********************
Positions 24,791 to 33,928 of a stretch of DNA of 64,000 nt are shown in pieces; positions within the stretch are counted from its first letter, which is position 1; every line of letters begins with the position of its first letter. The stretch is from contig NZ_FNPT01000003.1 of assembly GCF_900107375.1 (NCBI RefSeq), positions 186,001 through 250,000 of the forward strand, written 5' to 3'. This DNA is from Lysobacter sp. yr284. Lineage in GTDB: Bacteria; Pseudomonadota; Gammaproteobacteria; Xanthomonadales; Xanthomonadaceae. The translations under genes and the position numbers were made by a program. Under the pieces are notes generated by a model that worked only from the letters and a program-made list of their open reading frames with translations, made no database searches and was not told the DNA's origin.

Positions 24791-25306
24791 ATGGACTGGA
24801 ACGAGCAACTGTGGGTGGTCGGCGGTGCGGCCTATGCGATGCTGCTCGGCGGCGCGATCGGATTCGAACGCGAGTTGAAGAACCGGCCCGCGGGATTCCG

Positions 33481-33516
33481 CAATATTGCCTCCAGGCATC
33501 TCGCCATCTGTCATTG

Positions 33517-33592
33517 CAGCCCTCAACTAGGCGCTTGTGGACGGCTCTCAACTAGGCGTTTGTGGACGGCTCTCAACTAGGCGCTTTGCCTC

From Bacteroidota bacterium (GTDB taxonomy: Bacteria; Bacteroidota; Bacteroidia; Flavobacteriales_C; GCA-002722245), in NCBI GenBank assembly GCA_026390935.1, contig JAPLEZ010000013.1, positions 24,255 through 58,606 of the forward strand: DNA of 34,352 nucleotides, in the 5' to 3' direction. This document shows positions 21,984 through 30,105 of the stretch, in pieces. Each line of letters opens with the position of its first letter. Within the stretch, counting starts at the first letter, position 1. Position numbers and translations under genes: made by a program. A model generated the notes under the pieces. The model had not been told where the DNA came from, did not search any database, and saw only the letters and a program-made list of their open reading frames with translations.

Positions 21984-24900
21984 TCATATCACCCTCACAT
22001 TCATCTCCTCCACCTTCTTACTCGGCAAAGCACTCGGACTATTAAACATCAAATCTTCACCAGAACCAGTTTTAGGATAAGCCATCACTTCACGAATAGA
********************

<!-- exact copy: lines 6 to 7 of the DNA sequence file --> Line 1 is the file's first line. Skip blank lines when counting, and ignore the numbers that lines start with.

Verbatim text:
33481 CAATATTGCCTCCAGGCATC
33501 TCGCCATCTGTCATTG